We end our conversation talking about the blue skies and palm trees visible from his home office window in Marseille. In 2009, le Quément left Renault and car design entirely to pursue other design fields. When asked if this sort of innovation might happen again, he looks at us with a rather glum expression and says he hopes so.
Patrick le QuEment on the industry now
It’s always fascinating to ask those once at the very forefront of automotive innovation their personal opinion of the industry now. There have certainly been challenges for all manufacturers, from the need to electrify, survive catastrophic supply-chain issues and adapt to wild fluctuations in the costs of raw materials, but le Quément’s reservations transcend these short-term threats and speak to something more fundamental.
“I don’t think the industry today would take any risks like we did,” he says. “SUVs have led us into a design cul-de-sac. I cannot imagine there is any design freedom left when designing SUVs, so there’s no space for true innovation. Few seem willing to put their faith behind a project that doesn’t absolutely fit the bounds of market research.’
“I’d like to see more innovation in terms of packaging. Let’s start with an electric platform. I felt that when EVs would start becoming dominant that someone would take the opportunity it offers to revolutionise packaging in a far more intelligent manner. They continue to respect the internal-combustion silhouettes, and only just swapped to electric powertrains.
“I hoped to have seen smaller, lighter cars, irrespective of the batteries, not to have these two-tonne monsters on the roads.”
Le Quément shares a sentiment of many critics in the lack of attention paid to how big EVs have become. Customer clinics insist we want lots of electric range, which means lots of batteries. But that means a high price tag, and so the car has to be loaded with equipment to compensate.
The challenges facing today’s car industry certainly aren’t easy. But he feels the brightest minds need to be leveraged and, crucially, given the space to be able to flourish, just like that in which Twingo was created. We ask le Quément whether he wished to have remained in the car industry and lead another revolution. After a sustained pause, he utters only one more syllable: “No.”
Six of the best le QuEment cars
Renault Megane I
While it might have been aesthetically mute, the Mk1 Mégane was a massive step forward from the previous Renault 19, and clicked with both the French and European markets, selling in incredible numbers. It also sparked a plethora of derivatives, unlike the Twingo, including perhaps its most revolutionary form, the Scénic.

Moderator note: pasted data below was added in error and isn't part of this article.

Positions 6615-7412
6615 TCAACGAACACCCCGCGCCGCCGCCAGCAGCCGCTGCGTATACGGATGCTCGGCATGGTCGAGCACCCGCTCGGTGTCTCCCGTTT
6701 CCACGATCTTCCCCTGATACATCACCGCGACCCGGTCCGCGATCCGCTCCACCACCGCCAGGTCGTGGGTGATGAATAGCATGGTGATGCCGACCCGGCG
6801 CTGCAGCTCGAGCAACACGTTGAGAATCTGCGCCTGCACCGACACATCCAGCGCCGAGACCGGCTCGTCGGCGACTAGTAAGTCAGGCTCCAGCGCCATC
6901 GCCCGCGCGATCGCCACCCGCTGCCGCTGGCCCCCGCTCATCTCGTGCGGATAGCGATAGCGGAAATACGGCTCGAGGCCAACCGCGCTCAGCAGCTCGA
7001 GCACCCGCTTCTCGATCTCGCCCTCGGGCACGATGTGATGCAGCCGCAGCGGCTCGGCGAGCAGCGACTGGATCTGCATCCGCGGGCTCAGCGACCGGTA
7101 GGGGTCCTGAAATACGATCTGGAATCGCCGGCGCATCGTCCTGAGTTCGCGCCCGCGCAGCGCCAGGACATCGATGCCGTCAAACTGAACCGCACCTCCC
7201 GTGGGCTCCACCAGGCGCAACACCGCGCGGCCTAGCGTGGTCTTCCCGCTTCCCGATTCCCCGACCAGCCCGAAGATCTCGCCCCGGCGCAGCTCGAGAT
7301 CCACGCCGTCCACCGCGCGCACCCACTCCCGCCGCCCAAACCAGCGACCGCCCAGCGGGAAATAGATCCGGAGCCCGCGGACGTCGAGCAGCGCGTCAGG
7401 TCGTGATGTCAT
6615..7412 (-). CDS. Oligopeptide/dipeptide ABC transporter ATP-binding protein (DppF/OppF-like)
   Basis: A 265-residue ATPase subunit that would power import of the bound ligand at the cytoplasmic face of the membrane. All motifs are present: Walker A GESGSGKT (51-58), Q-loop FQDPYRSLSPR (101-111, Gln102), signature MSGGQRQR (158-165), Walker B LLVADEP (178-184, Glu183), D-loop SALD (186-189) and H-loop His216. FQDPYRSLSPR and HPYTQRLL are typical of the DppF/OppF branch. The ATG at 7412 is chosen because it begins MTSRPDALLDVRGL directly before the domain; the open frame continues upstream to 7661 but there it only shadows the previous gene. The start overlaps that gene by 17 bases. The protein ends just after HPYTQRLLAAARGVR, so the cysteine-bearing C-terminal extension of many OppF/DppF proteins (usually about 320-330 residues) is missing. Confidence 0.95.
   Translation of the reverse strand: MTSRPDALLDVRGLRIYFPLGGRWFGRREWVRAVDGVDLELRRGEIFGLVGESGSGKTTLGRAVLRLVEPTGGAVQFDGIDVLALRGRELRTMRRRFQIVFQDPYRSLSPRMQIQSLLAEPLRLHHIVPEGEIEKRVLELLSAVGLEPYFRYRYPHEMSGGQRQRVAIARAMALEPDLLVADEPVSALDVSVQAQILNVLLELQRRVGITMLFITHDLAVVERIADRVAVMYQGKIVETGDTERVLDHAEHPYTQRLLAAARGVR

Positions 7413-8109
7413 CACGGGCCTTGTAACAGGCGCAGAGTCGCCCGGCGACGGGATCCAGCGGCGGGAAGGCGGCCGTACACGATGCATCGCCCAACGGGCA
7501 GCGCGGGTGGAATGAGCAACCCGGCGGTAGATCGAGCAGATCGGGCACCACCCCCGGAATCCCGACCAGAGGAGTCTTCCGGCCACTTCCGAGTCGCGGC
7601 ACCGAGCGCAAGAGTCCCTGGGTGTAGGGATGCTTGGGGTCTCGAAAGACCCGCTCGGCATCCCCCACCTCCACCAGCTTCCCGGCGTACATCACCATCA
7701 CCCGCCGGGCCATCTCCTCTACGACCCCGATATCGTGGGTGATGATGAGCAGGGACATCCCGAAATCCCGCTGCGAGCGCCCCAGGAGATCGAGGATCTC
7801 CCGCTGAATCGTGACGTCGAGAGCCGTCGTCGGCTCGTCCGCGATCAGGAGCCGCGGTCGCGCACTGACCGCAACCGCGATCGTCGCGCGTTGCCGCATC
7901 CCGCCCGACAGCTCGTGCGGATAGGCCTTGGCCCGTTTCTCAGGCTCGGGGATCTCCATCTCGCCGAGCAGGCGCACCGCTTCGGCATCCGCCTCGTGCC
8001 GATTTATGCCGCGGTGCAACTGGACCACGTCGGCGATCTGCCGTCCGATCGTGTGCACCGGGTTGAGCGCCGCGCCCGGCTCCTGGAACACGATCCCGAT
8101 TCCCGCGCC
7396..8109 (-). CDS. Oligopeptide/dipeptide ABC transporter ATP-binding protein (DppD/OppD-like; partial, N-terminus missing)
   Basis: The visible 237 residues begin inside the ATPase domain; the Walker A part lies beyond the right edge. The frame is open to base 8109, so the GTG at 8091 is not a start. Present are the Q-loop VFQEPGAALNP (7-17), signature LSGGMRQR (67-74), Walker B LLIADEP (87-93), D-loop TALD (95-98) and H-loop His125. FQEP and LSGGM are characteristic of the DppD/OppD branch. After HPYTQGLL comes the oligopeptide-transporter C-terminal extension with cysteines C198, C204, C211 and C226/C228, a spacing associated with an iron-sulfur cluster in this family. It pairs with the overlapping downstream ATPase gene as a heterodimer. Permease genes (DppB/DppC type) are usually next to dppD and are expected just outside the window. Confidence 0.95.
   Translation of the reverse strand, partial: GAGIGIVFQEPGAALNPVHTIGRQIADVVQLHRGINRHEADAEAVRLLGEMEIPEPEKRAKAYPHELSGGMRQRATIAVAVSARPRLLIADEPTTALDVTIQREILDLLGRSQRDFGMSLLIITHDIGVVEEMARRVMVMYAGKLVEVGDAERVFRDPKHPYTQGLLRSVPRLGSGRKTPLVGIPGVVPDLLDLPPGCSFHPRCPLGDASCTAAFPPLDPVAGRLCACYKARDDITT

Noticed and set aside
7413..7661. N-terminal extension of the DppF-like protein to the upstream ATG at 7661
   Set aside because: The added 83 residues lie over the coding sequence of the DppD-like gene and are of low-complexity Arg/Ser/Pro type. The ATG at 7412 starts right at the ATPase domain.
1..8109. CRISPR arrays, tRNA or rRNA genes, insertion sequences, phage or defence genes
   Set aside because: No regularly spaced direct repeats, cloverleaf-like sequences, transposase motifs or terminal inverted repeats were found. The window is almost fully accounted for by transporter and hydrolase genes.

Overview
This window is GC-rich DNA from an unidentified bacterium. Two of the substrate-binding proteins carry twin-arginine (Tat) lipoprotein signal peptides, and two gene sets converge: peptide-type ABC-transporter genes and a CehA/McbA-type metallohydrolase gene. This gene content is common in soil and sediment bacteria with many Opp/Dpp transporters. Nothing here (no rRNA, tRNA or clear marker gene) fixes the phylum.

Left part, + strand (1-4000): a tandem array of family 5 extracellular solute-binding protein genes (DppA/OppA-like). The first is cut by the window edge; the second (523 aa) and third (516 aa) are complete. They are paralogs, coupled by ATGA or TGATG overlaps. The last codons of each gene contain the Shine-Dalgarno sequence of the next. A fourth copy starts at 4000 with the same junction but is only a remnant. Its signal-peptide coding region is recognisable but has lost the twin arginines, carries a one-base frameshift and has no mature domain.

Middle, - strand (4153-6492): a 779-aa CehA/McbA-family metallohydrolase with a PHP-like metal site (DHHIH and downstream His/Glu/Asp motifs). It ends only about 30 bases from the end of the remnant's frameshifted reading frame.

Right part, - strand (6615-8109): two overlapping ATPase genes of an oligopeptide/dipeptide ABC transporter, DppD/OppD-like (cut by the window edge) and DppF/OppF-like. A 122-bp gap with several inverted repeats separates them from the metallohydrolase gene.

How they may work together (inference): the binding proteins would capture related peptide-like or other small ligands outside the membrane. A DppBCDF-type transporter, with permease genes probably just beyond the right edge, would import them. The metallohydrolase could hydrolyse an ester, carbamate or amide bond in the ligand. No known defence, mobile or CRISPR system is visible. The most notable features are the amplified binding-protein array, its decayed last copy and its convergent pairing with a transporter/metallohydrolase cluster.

Renault Megane Scenic I
Patrick le Quément’s original Mégane Scénic used the monobox to create what soon became Europe’s family car. Citroen, Peugeot, Ford and even BMW followed with high-roof/low-floor hatchbacks with the versatility of a larger people carrier contained within a manageable footprint. It was as innovative as it was efficient.
Renault Espace III
The Espace is one of Renault’s most charismatic models, but while the original’s brilliance was still certainly derived from its boxy aesthetic, the Espace III project that Patrick le Quément led was just as ground-breaking as the Mk1 car with its novel fibreglass body, because it reinterpreted the world of family-car interiors.
Renault Megane II
The second-generation Mégane’s styling might have raised eyebrows with some consumers, but the inexorable brilliance of transferring le Quément’s dramatic design language onto a volume model took real faith. Big names such as Carlos Ghosn and Carlos Tavares all played their part in ensuring Mégane II came to market under le Quément’s leadership. The fact that it was such a sales success proved that eccentric and creative design belongs on mainstream products.
For all the Mégane II’s success, the Avantime – perhaps the purest interpretation of this design era – didn’t do quite so well. Yet the car wasn’t created with volume in mind. Signed off due to a vacuum in one of Renault’s consulting manufacturer partnerships, it was built under contract and thus never meant to sell in large numbers. Yet even so, the model was just too extreme in concept and execution to foster contemporary sales success.
Renault Vel Satis
The Vel Satis was another experiment in French luxury that never quite gelled with the car-buying public. Aesthetically, the Vel Satis’s notion of French luxury was being reinterpreted just at the point German manufacturers were fostering a new concept of ‘Premium’ – think black leather and brushed aluminium trim, rather than wood and beige interiors. This contemporary trend hurt the Vel Satis’s appeal as an executive vehicle in most European markets.
What’s your favourite Patrick le QuEment car? Let us know in the comments section…